Following the September report from whistleblower Dawn Wooten about medical misconduct at the Irwin county detention center in Georgia, at least 19 women have come forward saying they were subject to forced surgeries and medical abuse according to a new report. A team of nine board-certified OB-GYNs and two nursing experts reviewed more than 3,200 pages of records obtained for the women and produced a report on their complaints, the Los Angeles Times reported.
The women, who are mostly Black and Latina, allege that they were pressured into “unnecessary” gynecological surgeries; they were all patients of Dr. Mahendra Amin, the same doctor Wooten dubbed the “uterus collector” and who is not board certified.
“Both Dr. Amin and the referring detention facility took advantage of the vulnerability of women in detention to pressure them to agree to overly aggressive, inappropriate, and unconsented medical care,” the report states.
EXCLUSIVE docs from @mollymotoole @latimes – report just sent to members of Congress:
19 women allege medical abuse in Georgia immigration detention.
Most are Black and Latino.
One woke from surgery w/stomach bandages: “What type of surgery did I have?”https://t.co/H4UKIw4gDc
— Kimbriell Kelly (@Kimbriell) October 23, 2020
The women were given birth control and the procedures they underwent include the removal of reproductive organs such as the fallopian tubes, uterus, and ovaries, according to the report and interviews with the women conducted by the LA Times. The Times reached out to ICE and the Homeland Security office of inspector general and neither would not provide a comment as the investigation is ongoing. Dr. Amin’s lawyer, Scott Grubman, states he denies all allegations.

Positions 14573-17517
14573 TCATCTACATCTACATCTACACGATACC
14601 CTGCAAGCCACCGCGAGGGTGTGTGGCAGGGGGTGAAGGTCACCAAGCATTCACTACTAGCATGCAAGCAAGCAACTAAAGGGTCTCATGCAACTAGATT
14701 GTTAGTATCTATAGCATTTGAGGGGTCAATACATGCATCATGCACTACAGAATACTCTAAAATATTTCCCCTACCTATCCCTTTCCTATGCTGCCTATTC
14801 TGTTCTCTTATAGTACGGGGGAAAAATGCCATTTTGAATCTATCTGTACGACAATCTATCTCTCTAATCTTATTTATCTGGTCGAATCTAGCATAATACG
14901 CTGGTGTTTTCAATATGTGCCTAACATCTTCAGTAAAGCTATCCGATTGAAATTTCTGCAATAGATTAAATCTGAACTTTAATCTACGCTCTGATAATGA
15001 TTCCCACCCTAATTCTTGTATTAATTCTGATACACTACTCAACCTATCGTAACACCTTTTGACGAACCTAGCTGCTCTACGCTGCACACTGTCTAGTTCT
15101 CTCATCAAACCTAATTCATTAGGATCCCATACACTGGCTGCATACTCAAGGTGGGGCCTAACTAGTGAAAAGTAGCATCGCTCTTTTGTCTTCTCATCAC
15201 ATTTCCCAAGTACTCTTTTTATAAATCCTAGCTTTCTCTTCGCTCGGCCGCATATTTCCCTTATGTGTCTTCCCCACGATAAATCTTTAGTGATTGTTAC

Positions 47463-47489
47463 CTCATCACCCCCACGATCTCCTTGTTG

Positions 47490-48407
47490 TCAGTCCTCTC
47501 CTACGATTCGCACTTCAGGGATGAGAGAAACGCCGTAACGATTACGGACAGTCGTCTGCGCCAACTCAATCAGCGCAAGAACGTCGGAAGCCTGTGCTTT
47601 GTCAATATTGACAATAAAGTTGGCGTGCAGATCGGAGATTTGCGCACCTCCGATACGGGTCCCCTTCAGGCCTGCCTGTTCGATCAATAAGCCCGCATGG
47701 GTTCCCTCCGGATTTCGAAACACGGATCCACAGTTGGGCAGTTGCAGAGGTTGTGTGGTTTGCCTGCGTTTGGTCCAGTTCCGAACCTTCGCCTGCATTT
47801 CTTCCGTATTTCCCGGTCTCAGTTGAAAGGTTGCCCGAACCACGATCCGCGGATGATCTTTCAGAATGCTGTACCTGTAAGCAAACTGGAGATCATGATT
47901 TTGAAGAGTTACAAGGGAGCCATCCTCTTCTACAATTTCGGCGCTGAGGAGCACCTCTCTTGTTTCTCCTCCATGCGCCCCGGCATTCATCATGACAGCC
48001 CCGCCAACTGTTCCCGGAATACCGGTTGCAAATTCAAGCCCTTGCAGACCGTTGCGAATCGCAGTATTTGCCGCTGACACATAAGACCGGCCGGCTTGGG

Azedeh Shahshahani, a legal director at Project South who helped file the original complaint, told Newsweek: “These shocking revelations further highlight the extent of the egregious abuses at the Irwin County Detention Center. The fact that Black and brown immigrant women are held in an extremely vulnerable position at this prison where they have no control over their bodies and no say about what is done to them is sickening.”
“As a nurse, I took an oath that my life, when I step in, no longer was my life; it became the lives of others. And until you see through the eyes of others and you experience through the eyes of others, there’s no concern, and there’s no regard.”-Nurse Dawn Wooten✨ #AbolishICE pic.twitter.com/gAwnVvXFUj
— _alphiye (@alpha_berhane) September 21, 2020
The report shows that women were sent to Amin even if they didn’t need gynecological care and that if they refused or pushed back on procedures he recommended they faced retaliation including a psychiatric evaluation. Lawyers also characterized the fact that the women were not provided their medical records as a form of retaliation for their complaints. Amin’s findings used to justify most of the surgeries are not supported by all the other available sources of information the report states.
Democracy Now spoke with Jaromy Floriano Navarro, a survivor of Amin’s medical abuse who was an original source in Wooten’s report. “From day one that I met Dr. Amin, he said, ‘OK, you need surgery,’” Navarro told the outlet. “They were really trying to do the surgery on me, for whatever reason. They wanted to take my womb out.”